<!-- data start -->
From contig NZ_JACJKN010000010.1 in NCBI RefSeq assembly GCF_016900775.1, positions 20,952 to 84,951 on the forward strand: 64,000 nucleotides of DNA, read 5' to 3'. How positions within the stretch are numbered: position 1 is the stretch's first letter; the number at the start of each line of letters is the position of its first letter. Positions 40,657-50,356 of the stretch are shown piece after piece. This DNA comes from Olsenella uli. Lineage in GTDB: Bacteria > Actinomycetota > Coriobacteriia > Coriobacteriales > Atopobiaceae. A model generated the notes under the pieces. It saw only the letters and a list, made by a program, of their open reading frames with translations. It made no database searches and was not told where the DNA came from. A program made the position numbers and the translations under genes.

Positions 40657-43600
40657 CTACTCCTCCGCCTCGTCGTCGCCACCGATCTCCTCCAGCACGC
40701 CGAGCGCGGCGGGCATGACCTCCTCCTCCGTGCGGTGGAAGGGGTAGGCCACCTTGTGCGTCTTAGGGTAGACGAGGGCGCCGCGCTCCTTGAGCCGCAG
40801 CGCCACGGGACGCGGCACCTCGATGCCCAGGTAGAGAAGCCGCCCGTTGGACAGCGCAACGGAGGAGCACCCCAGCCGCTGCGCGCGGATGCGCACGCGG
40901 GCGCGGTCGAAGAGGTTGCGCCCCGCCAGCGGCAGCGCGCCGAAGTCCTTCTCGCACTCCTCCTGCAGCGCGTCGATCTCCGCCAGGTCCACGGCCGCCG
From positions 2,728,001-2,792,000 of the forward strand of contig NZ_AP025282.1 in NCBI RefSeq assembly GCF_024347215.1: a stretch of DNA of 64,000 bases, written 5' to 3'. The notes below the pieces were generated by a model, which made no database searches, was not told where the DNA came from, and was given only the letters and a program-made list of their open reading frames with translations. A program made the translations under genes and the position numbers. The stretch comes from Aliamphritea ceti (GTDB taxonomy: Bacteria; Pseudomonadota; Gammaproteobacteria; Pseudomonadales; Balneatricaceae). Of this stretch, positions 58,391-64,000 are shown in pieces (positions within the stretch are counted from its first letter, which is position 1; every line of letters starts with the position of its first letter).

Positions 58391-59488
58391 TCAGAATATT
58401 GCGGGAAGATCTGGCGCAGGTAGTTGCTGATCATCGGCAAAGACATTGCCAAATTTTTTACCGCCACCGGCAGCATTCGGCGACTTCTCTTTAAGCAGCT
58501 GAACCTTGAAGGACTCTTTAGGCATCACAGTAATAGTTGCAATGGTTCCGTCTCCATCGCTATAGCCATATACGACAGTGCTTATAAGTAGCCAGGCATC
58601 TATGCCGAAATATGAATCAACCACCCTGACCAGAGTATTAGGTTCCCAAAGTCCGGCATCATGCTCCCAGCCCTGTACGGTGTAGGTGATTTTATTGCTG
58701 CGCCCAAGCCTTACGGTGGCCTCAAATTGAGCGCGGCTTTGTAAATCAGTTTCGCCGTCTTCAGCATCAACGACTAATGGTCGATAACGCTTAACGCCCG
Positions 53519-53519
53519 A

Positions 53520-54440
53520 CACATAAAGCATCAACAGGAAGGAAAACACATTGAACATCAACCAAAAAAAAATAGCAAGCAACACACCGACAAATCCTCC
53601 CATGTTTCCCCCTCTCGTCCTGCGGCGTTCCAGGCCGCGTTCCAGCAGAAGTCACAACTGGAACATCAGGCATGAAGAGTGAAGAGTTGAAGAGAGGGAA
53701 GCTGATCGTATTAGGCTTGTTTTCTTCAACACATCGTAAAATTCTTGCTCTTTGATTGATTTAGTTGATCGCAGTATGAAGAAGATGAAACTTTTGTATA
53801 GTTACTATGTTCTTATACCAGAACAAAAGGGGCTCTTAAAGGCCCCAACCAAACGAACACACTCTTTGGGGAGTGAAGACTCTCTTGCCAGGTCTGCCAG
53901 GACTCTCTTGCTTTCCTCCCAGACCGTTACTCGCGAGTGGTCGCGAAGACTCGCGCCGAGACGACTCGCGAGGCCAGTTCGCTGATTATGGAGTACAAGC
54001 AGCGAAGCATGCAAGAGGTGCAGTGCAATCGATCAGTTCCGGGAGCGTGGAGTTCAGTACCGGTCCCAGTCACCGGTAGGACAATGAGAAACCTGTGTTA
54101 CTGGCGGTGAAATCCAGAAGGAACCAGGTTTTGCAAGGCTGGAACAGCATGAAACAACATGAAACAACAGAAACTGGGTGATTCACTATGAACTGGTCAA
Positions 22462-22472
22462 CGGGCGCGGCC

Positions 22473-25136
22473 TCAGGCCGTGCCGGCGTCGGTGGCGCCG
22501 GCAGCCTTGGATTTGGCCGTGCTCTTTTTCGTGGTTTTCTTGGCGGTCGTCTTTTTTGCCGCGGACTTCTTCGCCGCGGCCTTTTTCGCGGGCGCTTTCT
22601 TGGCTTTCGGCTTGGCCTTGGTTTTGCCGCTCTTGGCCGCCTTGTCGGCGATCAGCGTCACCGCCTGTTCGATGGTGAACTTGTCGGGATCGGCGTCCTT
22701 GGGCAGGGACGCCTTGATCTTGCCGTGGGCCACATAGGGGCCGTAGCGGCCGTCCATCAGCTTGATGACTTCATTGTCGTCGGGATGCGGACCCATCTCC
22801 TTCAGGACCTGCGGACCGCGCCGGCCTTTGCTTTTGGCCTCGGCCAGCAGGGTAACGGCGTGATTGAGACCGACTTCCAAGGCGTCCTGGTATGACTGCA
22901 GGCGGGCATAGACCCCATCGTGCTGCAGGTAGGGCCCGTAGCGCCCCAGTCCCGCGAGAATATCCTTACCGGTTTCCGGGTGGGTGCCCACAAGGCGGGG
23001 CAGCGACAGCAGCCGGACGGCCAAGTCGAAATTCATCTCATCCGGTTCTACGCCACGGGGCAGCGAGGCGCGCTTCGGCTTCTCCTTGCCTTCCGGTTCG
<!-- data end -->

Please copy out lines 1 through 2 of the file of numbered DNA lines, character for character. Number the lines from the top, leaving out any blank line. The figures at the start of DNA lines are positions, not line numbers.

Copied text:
From contig NZ_JACJKN010000010.1 in NCBI RefSeq assembly GCF_016900775.1, positions 20,952 to 84,951 on the forward strand: 64,000 nucleotides of DNA, read 5' to 3'. How positions within the stretch are numbered: position 1 is the stretch's first letter; the number at the start of each line of letters is the position of its first letter. Positions 40,657-50,356 of the stretch are shown piece after piece. This DNA comes from Olsenella uli. Lineage in GTDB: Bacteria > Actinomycetota > Coriobacteriia > Coriobacteriales > Atopobiaceae. A model generated the notes under the pieces. It saw only the letters and a list, made by a program, of their open reading frames with translations. It made no database searches and was not told where the DNA came from. A program made the position numbers and the translations under genes.

Positions 40657-43600